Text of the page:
State also finds illegal levels at 3rd highest since testing began in 2012

Sacramento: Pesticide residues were found on more than 65% of produce in California, according to the latest annual report issued by the California Department of Pesticide Regulation (DPR) last week. That figure is the highest ever recorded by the current California Pesticide Residue Monitoring Program that began in 2012.

DPR’s latest pesticide residue findings are based on data collected in 2020 from 2,892 produce samples collected at nearly 500 locations. The State found pesticide residues on 1,884 of the samples or 65.1%. That figure exceeds the previous high set in 2019 of 61.2% of produce samples with any pesticide residues.

“DPR’s study indicates that Californians are eating more fruits and vegetables with pesticides on them, not less. We’re heading in the wrong direction,” said Angel Garcia, Co-Director of Lindsay-based Californians for Pesticide Reform.

“Poison on your plate” every week

Illegal levels of pesticides on produce in California also rose — to a rate of more than 1 in 20 pieces sampled. The rate of illegal samples, 5.2% of the 2,892 fruit and vegetables in 2019, is the third highest recorded (2014, 6.6%; 2018, 5.24%–See table above) by DPR. Many pesticides are hazardous to human health, some are classified as carcinogens, as well as reproductive and developmental toxicants, including those harmful to the brain and nervous system.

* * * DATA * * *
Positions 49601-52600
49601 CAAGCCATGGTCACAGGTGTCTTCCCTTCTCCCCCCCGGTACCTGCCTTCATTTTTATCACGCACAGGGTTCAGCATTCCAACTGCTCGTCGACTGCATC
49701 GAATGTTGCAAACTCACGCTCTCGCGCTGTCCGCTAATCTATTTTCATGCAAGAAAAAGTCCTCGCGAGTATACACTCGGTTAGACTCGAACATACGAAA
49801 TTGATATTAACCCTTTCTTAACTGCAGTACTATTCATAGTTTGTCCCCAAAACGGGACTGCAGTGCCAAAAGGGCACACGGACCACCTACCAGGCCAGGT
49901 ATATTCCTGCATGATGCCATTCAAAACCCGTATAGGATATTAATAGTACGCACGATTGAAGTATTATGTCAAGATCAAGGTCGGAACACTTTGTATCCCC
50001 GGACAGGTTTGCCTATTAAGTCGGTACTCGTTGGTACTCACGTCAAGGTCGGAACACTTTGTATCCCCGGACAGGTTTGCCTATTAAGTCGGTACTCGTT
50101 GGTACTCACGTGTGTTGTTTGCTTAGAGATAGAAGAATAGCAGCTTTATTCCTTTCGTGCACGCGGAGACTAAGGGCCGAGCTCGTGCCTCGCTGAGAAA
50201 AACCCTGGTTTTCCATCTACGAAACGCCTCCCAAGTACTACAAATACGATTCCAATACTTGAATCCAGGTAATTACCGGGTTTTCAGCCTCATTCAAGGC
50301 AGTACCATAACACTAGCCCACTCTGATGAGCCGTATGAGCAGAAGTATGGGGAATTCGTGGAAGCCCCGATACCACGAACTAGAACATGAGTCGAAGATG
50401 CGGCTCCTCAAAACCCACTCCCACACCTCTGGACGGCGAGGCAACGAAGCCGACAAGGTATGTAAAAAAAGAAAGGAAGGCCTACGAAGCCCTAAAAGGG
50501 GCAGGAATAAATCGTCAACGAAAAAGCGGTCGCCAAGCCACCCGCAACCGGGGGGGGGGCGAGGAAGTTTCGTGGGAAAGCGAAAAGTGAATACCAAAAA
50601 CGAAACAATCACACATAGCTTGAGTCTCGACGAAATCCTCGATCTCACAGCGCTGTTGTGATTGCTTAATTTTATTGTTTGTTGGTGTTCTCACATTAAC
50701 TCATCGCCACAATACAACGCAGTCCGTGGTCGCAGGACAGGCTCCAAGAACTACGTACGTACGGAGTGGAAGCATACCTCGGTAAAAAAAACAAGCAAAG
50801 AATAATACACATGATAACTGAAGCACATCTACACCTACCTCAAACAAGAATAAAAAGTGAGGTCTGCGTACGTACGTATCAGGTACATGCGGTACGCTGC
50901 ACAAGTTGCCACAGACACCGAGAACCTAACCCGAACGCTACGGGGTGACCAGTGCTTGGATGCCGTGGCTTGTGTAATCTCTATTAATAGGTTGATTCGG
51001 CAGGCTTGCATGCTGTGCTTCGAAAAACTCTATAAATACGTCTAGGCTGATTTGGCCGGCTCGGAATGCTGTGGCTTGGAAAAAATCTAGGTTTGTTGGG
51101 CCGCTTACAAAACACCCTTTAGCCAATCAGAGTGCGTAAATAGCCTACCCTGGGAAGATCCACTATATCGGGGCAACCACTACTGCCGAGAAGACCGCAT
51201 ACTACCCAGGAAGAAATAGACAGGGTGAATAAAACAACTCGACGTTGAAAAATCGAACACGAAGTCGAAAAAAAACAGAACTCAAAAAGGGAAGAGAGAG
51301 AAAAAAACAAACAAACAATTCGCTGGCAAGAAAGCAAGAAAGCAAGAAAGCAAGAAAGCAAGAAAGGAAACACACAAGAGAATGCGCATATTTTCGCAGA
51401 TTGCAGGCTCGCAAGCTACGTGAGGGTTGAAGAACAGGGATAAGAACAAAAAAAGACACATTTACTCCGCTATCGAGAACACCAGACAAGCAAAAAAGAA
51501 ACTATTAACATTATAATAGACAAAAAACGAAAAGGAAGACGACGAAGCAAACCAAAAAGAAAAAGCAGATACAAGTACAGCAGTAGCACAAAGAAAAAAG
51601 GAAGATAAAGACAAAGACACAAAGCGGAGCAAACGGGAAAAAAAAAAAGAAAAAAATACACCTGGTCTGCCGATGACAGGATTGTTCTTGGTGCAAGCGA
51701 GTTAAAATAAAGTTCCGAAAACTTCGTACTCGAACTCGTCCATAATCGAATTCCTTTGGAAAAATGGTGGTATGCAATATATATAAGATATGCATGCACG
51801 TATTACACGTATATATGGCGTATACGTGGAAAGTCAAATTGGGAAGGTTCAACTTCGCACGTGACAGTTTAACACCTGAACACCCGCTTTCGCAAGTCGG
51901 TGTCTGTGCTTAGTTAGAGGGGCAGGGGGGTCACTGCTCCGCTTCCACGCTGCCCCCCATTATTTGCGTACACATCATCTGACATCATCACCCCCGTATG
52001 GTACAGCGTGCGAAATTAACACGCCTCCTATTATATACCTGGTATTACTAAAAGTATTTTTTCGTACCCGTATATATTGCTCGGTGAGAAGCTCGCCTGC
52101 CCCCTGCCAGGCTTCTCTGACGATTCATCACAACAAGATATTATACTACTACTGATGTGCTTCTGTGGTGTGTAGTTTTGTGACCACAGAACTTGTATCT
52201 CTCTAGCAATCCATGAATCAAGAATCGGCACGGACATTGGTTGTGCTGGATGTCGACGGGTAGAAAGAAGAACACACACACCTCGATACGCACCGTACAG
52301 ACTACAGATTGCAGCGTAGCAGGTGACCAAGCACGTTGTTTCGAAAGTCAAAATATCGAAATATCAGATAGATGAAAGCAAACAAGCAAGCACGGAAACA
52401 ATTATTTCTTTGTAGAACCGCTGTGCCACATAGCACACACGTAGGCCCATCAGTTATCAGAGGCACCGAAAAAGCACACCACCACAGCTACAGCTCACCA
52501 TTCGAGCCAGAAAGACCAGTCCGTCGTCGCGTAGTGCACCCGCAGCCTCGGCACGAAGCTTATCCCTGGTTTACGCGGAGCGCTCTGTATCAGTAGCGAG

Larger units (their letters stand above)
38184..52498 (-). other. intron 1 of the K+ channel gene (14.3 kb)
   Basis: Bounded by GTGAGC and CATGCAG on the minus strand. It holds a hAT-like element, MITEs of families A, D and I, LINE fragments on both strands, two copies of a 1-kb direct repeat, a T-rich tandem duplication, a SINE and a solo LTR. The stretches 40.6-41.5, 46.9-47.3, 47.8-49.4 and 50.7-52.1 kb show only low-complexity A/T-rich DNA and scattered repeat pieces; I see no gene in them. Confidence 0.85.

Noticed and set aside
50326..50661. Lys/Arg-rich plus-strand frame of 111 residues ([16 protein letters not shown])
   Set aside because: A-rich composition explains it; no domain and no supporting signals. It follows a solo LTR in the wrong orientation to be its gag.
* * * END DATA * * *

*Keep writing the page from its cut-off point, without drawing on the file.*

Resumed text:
Illegal levels – those that exceed pesticide residue tolerances set by the U.S. Environmental Protection Agency (U.S. EPA) – were found in 149 of the 2,892 produce samples from 500 California businesses in 2020, including “wholesale and retail outlets, terminal markets, distribution centers, and roadside and farmers markets.”

The annual study is part of the California Pesticide Residue Monitoring Program, which “sample[s] a wide range of fruits and vegetables collected at sites where produce is sold, packed, or distributed.” DPR reports that the “sampling is not designed to be statistically representative of the overall rate of residue levels” but rather selected by factors including:

§ “Produce highly consumed by infants and children.
§ Produce treated with pesticides listed under Proposition 65 as carcinogens or
reproductive toxins.
§ Produce reflective of consumption patterns among different ethnic and socioeconomic groups.
§ Produce which has a history of detected illegal pesticide residues.
§ Produce originating from countries with a history of detected illegal pesticide residues.”

While DPR’s press release claims “New State Report Finds Vast Majority of Fruits and Vegetables Sampled in California Meet Pesticide Safety Standards,” some Californians are not reassured, given 5% of produce with illegal pesticides would mean many would consume illegal pesticide residue as often as once a week.

“Do the math: 5% is 1 in 20. If you’re eating 20 helpings of fruits and vegetables a week, on average, you’ve got illegal levels of pesticides on your food once a week. You’ve got poison on your plate more than 50 times a year,” notes Bobbie Joe Garcia, Safe Ag Safe Schools member in Greenfield.

In the Central Valley, Byanka Santoyo of the Center on Race, Poverty, and the Environment (CRPE), is concerned about challenges shopping for healthy food for her family, “What’s a parent to do, if we have to worry about illegal pesticide residues on every couple of dozen pieces of fruit at the grocery store? I guess we need to find the organic section.”

Indeed, the DPR report found illegal pesticide residues on a far lower 1.7% (3 of 173 samples) of organic produce.

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